RESTART

Okay, 2016 is in the rearview mirror, and I say good riddance. Don’t get me wrong; I am always thankful for the time I have in this life, but the past year has had enough negatives to keep me from wanting to relive it. I’ll take the future...and hope. I’m pretty sure we all need to look for a “restart.” At least that’s what I’m calling for in 2017.

One thing that needs a restart is the world where news organizations deliver stories each day. Over the past year, many politicians and special interest groups have demonized newspapers and television newscasts. They are accused of being “biased” and “liberal.” Other groups have accused the media of pandering to the inconsequential events that surround one candidate. The simple truth is that both sectors of the press have fallen into a trap. Not enough news is available to fill up each 24-hour cycle. To continue to bring in advertising dollars, these establishments have begun making trivia newsworthy. They give twists to ordinary events; they analyze the simplest things, and both liberal and conservative stations and papers can come up with an endless supply of talking heads who will support their biased views.

It is time for the TRUE news media to push the restart button. Their roles are to report the news without slant, not make it. In times past, folks sat down in the evenings to watch Walter Cronkite or Huntley and Brinkley. Those legends reported the news but never editorialized it. We also got a half hour of local news twice a day. The newspapers gave more in-depth coverage of stories, but the material was based on facts, on the 5 W’s of “who, what when, where, and why. Sources that folks find on Facebook are NOT news organizations. They are sites that make up news or boldly lie about a story to make it favorable to their sides.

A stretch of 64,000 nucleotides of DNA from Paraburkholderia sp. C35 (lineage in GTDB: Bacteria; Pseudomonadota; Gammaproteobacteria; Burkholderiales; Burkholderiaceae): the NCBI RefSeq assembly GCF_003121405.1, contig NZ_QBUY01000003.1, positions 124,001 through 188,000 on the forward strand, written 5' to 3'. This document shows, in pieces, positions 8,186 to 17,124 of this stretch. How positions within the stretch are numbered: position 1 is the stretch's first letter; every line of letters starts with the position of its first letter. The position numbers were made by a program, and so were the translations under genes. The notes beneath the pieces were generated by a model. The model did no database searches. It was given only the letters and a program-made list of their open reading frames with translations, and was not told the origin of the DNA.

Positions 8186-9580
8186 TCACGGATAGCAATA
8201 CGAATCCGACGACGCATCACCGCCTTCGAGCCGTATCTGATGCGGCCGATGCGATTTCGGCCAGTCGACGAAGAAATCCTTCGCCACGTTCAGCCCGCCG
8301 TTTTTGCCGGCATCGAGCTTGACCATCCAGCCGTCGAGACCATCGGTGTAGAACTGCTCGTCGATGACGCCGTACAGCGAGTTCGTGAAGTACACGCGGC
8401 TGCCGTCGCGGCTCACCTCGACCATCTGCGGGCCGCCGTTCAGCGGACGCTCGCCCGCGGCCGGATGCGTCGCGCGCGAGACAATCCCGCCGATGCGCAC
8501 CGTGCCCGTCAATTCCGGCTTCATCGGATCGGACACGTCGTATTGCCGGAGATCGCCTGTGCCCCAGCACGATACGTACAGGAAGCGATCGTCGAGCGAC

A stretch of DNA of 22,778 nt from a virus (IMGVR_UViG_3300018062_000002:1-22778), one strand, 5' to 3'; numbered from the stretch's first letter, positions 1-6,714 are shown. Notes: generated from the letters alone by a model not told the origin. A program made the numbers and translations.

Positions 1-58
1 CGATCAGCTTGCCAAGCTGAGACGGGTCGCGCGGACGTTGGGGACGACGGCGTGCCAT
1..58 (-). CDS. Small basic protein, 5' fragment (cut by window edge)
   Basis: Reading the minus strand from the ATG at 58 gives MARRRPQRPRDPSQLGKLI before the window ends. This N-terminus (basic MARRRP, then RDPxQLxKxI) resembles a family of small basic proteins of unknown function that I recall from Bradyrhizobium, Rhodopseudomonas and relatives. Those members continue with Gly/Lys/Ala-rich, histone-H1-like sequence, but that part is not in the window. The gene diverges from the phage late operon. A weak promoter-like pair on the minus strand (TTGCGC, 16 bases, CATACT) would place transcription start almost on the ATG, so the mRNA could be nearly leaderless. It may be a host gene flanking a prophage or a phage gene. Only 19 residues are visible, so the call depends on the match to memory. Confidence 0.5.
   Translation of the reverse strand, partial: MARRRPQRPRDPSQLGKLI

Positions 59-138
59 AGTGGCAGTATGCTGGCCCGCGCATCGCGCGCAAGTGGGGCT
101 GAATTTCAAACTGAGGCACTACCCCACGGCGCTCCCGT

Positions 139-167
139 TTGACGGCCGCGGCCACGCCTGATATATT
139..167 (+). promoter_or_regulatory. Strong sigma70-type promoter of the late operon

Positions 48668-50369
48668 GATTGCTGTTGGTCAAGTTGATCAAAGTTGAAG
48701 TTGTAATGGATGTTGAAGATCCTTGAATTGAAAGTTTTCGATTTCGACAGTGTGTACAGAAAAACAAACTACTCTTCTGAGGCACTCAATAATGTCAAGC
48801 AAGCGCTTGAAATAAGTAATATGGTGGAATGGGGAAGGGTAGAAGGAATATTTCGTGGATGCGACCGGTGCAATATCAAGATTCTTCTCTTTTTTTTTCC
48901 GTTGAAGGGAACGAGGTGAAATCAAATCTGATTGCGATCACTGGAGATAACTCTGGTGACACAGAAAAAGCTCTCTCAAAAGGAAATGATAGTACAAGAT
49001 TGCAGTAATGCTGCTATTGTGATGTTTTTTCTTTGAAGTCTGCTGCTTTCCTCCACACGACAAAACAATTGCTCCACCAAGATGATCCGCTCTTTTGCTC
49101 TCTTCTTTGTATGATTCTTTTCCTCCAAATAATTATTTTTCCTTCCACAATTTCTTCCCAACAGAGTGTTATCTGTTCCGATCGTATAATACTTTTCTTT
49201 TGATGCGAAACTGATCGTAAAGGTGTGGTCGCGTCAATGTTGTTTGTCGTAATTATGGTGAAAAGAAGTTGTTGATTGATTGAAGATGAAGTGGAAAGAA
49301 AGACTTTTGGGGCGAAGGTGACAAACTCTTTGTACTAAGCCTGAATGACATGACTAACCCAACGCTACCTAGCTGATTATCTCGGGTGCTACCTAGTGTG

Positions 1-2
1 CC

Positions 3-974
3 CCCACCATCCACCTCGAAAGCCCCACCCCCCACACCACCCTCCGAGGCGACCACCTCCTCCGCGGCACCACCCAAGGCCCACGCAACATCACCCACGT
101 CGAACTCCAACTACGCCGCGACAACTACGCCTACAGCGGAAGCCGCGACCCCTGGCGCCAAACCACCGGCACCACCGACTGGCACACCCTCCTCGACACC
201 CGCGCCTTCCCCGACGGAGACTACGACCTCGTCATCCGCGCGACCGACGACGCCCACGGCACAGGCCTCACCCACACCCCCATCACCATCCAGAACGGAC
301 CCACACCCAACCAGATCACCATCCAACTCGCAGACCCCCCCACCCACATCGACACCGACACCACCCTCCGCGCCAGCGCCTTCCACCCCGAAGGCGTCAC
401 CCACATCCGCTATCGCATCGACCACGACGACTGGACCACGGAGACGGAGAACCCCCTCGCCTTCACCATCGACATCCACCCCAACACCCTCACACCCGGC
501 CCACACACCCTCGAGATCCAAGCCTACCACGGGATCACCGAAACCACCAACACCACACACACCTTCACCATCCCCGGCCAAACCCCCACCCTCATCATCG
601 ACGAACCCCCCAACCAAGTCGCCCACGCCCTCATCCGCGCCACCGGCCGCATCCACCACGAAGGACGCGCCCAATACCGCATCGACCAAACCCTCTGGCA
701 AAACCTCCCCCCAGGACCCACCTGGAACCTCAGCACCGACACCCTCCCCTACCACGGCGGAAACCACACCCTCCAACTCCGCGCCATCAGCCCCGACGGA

We also need a reset on the latest ideas about the U.S. and its place in the world. Too many of our leaders are pushing for a pull back from involvement in areas of the world. They declare that our only involvements should be with those countries that will provide benefits to us. That kind of thinking is swimming in ignorance. Isolating ourselves will not end problems. To the contrary, it will increase them. The void that we leave will be filled by another country, and its power and influence will grow as our decreases. To stop the spread of ideas that are in conflict with democracy, our country must remain a key force in the world and its affairs. No, we don’t have to be the policeman of the world, but we do have responsibilities as a superpower. Refusing to address countries and problems will eventually lead us to becoming a second-class country.